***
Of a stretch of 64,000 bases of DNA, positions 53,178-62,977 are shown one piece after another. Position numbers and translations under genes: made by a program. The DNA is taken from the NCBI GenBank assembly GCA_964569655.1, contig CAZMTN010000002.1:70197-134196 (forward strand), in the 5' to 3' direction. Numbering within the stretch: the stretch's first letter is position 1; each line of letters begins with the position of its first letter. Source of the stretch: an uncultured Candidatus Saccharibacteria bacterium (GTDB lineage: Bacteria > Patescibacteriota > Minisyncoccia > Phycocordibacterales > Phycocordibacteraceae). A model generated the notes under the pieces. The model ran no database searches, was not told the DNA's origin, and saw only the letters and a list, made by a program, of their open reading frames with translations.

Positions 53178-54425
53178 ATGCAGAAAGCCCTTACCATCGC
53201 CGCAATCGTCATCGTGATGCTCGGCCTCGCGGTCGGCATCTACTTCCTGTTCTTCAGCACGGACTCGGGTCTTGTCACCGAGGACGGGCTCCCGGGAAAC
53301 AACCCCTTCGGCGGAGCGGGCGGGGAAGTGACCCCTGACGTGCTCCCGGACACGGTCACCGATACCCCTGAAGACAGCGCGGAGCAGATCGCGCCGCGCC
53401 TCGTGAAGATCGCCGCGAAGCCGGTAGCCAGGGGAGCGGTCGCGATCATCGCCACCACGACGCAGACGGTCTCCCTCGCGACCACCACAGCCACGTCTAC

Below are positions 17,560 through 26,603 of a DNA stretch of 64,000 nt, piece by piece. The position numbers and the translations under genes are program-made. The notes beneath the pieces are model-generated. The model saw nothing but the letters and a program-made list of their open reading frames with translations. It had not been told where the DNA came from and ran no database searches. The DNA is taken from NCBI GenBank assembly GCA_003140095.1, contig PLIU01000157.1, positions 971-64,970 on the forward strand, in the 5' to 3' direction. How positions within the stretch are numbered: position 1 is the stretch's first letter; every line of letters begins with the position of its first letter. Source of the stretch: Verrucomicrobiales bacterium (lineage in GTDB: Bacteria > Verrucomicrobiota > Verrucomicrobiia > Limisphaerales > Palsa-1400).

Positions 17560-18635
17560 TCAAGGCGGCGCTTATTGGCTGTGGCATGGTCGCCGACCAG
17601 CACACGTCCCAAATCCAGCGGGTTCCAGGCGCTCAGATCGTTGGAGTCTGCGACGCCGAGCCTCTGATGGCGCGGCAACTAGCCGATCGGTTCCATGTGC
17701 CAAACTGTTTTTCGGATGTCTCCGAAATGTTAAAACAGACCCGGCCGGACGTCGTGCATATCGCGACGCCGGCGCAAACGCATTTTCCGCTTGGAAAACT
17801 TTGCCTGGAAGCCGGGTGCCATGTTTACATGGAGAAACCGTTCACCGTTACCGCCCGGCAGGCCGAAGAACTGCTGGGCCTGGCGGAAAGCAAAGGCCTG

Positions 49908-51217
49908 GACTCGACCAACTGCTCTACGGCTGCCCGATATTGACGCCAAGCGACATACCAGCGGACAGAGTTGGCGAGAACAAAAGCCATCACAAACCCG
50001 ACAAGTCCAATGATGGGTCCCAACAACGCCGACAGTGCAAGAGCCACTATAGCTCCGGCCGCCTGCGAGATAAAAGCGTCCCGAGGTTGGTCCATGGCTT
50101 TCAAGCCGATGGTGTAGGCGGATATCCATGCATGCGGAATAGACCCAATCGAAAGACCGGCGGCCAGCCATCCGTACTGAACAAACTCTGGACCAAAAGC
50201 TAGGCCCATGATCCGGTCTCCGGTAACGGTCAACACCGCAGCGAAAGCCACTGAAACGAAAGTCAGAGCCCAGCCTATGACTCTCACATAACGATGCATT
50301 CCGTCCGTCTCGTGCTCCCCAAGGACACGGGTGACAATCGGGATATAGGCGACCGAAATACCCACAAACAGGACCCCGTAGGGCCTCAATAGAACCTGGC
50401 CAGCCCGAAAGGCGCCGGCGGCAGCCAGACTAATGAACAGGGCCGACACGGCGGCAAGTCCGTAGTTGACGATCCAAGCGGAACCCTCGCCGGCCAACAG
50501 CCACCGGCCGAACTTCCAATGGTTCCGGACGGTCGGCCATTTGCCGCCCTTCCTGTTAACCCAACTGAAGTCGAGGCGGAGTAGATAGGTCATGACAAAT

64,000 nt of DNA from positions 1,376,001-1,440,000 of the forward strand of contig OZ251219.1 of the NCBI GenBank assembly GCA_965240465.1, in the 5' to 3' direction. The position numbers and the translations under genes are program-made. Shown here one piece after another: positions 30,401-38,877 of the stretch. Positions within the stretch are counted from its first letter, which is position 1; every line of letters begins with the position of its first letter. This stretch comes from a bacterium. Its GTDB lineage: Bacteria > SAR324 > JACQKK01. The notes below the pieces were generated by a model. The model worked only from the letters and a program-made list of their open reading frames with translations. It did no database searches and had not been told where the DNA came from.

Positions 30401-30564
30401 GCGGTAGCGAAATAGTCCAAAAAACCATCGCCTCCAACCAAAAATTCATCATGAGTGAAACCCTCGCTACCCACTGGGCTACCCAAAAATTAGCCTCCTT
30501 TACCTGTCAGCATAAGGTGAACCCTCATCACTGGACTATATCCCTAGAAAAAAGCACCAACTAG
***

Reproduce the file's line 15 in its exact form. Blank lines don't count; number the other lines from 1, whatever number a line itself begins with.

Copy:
50001 ACAAGTCCAATGATGGGTCCCAACAACGCCGACAGTGCAAGAGCCACTATAGCTCCGGCCGCCTGCGAGATAAAAGCGTCCCGAGGTTGGTCCATGGCTT